•  For every cup of white sugar, use 3/4 cup of juice concentrate and reduce other liquids by 3 Tablespoons. With orange juice concentrate, add 1/2 teaspoon of baking soda to the dry ingredients to combat the acidity.
Coconut Palm Sugar

This sweetener is extracted from the flowering stalks of coconut palm trees. It contains potassium, magnesium, zinc and iron and has a nutty taste to it. Coconut palm sugar can be used as a direct substitute for brown sugar. It is slightly less sweet tasting than white sugar. 

Date Sugar

Another good substitute for brown sugar. Date sugar comes from ground-up dehydrated dates and has a rich flavour. It also contains traces of fibre, potassium, vitamin C and iron and is less likely to cause your blood sugar to spike as long as you don't over indulge.

Agave Nectar

A sweet syrup that comes from the concentrated sap of the agave plant. Agave nectar is sweeter than table sugar, so you don't need as much. A good thing, too, since this sweetener tends to be a little pricey. Treat like honey when cooking and baking. Agave nectar is high in fructose, so once again, moderation is key.  

Stevia

This sweetener is often sold as a powder or liquid and comes from a super- sweet shrub native to South America. Stevia extract is said to be approximately 300 times sweeter than table sugar and has almost no effect on blood sugar levels in the body. Stevia does not work well in baking and has a faint licorice-like aftertaste.

 

Artificial Sweeteners


Artificial sweeteners are sugar substitutes meant to imitate the sweetness of sugar while having fewer or no calories. Many are made synthetically but may come from naturally occurring substances, including herbs or sugar itself. Artificial sweeteners are often sweeter tasting than regular white sugar, but may contain an after taste and often cannot be used in regular cooking and baking.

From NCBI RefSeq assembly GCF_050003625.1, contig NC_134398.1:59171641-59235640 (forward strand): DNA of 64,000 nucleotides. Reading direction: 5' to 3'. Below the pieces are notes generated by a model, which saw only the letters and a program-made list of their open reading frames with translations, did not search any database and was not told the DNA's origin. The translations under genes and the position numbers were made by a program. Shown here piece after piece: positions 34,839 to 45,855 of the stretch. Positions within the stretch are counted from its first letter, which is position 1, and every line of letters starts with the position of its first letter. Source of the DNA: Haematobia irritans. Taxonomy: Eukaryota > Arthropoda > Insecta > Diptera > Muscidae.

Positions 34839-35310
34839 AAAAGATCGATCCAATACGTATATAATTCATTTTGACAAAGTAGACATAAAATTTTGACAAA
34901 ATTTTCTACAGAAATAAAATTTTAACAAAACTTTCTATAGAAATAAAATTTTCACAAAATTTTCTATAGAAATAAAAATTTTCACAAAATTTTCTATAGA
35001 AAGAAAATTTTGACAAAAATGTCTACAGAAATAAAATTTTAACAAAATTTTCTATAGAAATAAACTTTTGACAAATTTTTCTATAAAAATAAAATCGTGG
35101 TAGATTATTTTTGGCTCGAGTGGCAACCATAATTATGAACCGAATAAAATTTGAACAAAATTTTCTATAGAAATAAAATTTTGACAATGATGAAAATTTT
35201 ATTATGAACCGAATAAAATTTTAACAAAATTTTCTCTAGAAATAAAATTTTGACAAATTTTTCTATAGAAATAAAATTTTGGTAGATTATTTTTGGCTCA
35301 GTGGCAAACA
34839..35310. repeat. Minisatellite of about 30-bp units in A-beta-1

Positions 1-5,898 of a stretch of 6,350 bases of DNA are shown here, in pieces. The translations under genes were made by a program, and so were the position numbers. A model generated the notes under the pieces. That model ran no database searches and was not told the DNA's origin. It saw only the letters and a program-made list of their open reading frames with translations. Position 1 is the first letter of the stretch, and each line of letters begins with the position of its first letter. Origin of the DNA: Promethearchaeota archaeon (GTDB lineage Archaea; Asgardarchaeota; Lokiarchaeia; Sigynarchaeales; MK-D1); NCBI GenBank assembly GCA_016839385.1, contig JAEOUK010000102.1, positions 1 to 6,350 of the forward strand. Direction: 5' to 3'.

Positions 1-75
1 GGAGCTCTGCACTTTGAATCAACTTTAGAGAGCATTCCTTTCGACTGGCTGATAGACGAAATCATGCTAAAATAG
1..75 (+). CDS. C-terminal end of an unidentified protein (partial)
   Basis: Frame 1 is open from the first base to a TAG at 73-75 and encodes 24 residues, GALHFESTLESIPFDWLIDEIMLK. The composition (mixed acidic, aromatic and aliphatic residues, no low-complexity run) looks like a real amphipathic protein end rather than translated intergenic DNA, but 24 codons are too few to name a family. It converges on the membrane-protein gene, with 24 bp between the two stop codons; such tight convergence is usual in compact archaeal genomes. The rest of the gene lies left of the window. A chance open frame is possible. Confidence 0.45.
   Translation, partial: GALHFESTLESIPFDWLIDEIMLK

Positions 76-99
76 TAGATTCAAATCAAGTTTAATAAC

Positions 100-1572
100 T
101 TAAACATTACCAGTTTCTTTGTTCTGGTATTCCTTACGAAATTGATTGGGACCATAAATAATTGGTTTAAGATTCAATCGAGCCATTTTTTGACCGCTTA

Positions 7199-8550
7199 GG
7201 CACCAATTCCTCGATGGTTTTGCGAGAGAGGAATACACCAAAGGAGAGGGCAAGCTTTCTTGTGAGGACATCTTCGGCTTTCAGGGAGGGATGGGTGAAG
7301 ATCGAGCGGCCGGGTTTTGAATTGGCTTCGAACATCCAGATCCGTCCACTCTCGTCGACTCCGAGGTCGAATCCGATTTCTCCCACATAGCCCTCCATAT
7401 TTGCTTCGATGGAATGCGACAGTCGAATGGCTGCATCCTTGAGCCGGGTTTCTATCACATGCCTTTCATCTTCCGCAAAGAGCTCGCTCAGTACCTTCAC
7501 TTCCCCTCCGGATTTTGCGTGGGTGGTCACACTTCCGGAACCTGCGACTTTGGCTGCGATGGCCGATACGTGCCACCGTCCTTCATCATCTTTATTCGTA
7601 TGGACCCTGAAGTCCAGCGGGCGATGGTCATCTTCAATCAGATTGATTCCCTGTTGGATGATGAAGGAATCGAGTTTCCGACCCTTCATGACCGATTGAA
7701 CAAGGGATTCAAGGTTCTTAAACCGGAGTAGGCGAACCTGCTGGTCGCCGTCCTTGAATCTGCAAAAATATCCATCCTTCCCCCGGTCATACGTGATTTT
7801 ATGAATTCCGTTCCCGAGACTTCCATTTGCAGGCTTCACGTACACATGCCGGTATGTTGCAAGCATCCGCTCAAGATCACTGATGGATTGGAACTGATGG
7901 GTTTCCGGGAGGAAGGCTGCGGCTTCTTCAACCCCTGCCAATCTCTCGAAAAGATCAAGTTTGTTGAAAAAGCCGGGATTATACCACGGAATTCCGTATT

Over the past few decades, various sweeteners have drummed up controversy for potential health risks, but according to the Canadian Diabetes Associate, all sweeteners that are commercially available in Canada are safe for moderate consumption. That means checking labels and not exceeding your recommended daily intake. Going over your daily limit may be harmful. It is still a good idea to consult a doctor before using artificial sweeteners, especially if you are on a special or restricted diet.

Artificial sweeteners available in Canada include: saccharin, cyclamate, aspartame, sucralose and acesulfame potassium. As a general rule, we don’t use artificial sugars in Our Greener Kitchen, largely because they are very expensive. Additionally, while they taste sweet like sugar, they don’t have the same properties for browning, tenderizing or moisture retaining that real sugar provides. The exception to this is Sucralose which can be used measure for measure for white sugar and is approved for baked goods.


  • Aspartame (Brand name: NutraSweet, Equal) is not suitable for baked goods as it breaks down under heat. Completely bypass this one if it’s going in the oven.  
  • Saccharine (Brand name: Sweet & Low) can be used in baking but use only 1/2 the amount of sugar — 6 packets = 1/4 cup sugar.

 

Tips for Keeping Sugar in Check

Whether you're eating fruits and vegetables or cakes and candies, all foods containing carbohydrates are broken down into sugars before entering your bloodstream. However different foods will break down at different rates. Some foods will cause your blood sugar to suddenly spike and then “crash,” while others provide a gradual rise and fall. Balanced meals that contain protein as well as carbohydrates and a modest amount of fat along with some healthy snacks will help keep your blood sugar levels steady throughout the day. This will help prevent cravings and crashes.

When you feel your sweet tooth tingling, try the fruit bowl first. This will cut out the excess sugar you would get from a processed snack and keep you feeling more full. Herbal teas are a great substitute for sugary pops and juices. As an added bonus, they often contain beneficial vitamins and antioxidants. Good old fashioned water can also help keep you feeling full, hydrated and energized.

Finally, be careful when dressing up foods with condiments, jams, and jellies. You'd be surprised at the amount of sugar in a bottle of ketchup! Use condiments and spreads in moderation and try experimenting with herbs and spices for added – sugar free – flavour
It may seem like a lot of work, but the truth is that even making a few small changes (and sticking to them) can have a wonderful impact to your health, energy, and overall well being.

 
Additional Reading: